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Union Island gecko. © Jacob Bock / Fauna & Flora

Union Island gecko. © Jacob Bock / Fauna & Flora

Help save Union Island Geckos through UIEA

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Help Save the Union Island Gecko

Give to the UIEA's work via their partners Fauna & Flora.

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Miniscule jewel of the Caribbean

Rare and elusive, the Union Island gecko is only 3cm long.  It spends its days hiding in tiny cracks in the rocks, where – incredibly – it drinks in moisture through its skin.

Instantly recognisable by its vibrant black and orange spots, this diminutive lizard was once one of the most heavily-trafficked reptiles in the Caribbean.

Now, local people are coordinating desperate efforts to save their island’s most iconic species from poaching before it’s too late.

Donate now – together we can help the people of Union Island preserve these extraordinary reptiles for generations to come.

Why are Union Island geckos under threat?

Tucked away on a tiny, mountainous island in the heart of the Caribbean, the Union Island gecko evaded taxonomists for decades.

Upon their discovery in 2005, they quickly became highly sought-after in the exotic reptile trade. Almost overnight, they began being captured in their multitudes, trafficked off the island and transported to Europe and the USA, where they were sold on to collectors at premium rates.

Their entire habitat consists of a 50-hectare area of ultra-rare ‘tropical dry’ forest in the highlands of Union Island, which itself is only nine kilometres squared. This means that – despite their tiny size – there’s not many places for these exquisite reptiles to hide. The poachers know exactly where to look and it’s all too easy for the geckos to be plucked from safety. Without constant monitoring from conservationists, the geckos have little hope of survival.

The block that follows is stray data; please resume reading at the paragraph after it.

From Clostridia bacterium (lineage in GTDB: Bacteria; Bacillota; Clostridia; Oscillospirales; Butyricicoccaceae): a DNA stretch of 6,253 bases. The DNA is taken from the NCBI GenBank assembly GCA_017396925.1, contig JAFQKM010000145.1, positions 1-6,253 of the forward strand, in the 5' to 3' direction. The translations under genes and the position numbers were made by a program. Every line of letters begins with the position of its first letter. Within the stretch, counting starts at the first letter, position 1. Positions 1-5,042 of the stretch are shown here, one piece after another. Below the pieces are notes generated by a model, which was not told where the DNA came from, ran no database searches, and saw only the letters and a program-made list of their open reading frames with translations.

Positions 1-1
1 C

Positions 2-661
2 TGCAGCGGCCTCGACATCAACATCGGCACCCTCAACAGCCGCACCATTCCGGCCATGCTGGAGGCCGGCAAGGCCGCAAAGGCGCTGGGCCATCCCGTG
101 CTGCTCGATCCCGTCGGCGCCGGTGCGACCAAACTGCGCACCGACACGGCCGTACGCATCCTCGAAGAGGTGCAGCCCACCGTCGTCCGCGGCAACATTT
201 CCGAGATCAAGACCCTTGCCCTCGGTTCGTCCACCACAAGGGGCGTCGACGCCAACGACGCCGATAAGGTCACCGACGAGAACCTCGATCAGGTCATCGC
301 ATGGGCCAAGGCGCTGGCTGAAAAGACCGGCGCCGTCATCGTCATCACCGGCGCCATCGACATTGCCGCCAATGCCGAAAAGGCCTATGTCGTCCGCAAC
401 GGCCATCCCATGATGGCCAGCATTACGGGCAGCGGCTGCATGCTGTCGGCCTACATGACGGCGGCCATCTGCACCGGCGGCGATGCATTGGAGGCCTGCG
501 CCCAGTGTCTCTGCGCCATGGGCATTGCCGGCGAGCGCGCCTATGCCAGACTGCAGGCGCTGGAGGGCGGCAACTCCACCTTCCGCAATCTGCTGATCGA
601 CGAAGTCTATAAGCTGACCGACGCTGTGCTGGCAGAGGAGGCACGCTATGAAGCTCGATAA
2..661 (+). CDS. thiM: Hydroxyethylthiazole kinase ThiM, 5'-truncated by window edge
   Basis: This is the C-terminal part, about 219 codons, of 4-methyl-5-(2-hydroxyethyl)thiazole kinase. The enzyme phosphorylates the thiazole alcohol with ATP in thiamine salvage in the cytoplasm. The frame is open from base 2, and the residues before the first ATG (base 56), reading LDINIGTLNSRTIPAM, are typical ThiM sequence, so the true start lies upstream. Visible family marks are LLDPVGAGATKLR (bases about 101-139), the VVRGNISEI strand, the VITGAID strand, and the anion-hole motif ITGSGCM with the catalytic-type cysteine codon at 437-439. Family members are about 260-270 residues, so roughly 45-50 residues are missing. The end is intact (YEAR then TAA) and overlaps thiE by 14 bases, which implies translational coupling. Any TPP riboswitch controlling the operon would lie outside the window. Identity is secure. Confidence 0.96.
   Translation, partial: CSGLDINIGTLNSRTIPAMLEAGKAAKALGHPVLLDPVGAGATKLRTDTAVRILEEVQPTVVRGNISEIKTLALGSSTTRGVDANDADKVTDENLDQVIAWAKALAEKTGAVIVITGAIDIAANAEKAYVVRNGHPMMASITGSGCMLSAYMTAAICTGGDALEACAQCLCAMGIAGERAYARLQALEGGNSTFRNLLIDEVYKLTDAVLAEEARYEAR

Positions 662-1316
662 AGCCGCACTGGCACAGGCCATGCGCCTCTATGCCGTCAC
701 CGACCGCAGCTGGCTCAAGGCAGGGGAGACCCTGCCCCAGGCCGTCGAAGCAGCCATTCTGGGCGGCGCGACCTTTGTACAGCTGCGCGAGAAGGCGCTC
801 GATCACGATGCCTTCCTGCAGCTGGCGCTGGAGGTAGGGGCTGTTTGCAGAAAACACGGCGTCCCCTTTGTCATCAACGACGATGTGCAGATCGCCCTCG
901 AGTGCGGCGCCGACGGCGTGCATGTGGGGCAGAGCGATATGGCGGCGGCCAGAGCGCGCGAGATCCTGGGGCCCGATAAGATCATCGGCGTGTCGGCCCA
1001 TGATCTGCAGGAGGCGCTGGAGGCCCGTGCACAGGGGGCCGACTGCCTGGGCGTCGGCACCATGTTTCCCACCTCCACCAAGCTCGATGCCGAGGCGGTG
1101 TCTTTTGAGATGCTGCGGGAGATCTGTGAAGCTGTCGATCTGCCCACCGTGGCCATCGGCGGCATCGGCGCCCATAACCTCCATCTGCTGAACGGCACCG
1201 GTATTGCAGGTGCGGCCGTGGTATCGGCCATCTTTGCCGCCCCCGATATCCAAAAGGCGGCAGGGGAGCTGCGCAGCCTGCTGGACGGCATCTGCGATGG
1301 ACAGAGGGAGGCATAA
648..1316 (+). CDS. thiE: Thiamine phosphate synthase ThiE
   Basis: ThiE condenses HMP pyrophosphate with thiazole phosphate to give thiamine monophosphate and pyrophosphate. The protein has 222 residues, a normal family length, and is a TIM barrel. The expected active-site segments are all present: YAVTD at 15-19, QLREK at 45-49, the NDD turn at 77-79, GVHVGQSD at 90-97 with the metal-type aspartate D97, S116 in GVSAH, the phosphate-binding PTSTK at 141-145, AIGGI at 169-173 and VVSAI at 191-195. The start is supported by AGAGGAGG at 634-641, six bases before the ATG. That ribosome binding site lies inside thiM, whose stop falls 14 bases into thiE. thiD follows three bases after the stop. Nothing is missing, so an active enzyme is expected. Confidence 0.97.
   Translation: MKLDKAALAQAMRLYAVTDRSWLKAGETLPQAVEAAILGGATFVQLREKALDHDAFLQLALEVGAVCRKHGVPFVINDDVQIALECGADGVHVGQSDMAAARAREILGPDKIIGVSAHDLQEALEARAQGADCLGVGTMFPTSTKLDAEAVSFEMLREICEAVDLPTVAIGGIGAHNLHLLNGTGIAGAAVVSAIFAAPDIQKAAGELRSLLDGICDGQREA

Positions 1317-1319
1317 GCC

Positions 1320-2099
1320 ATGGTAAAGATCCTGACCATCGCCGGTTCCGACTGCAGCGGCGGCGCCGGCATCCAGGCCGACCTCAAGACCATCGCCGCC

Additionally, parts of Union Island have been placed up for sale by the government. Inhabiting such a small area of unique ecosystem, Union Island geckos don’t have any habitat to spare – if the land were to fall into the hands of a large hotel chain or other development, the environmental consequences could be dire. This is why the Union Island Environmental Alliance (UIEA) aim to buy the land themselves, keeping it in the hands of local people and preserving its unique landscape.

How can your donation help to save the Union Island gecko?

Your donation will go directly to the UIEA, so you can rest assured it’s going straight to where it’s needed.

Their fantastic team of local rangers patrol the forest, keeping an eye on the geckos’ habitat and protecting them from poachers. They also have camera systems installed, which surveil the area twenty-four hours a day.

In the last six years, the UIEA have overseen a resurgence in the Union Island gecko population, with it increasing by 80% to around 18,000.

But with the constant threat of poaching and the increasing challenges posed by development and climate change, they need our support now more than ever.

Please donate today, and ensure this vital work can continue.

Union Island © Jacob Bock / Fauna & Flora

Chatham Bay: the gateway to the extraordinary, and ecologically essential, part of the Caribbean islandscape where Union Island Geckos make their home.

+1 784 526 7457

For more information on donating, call UIEA, or email [email protected]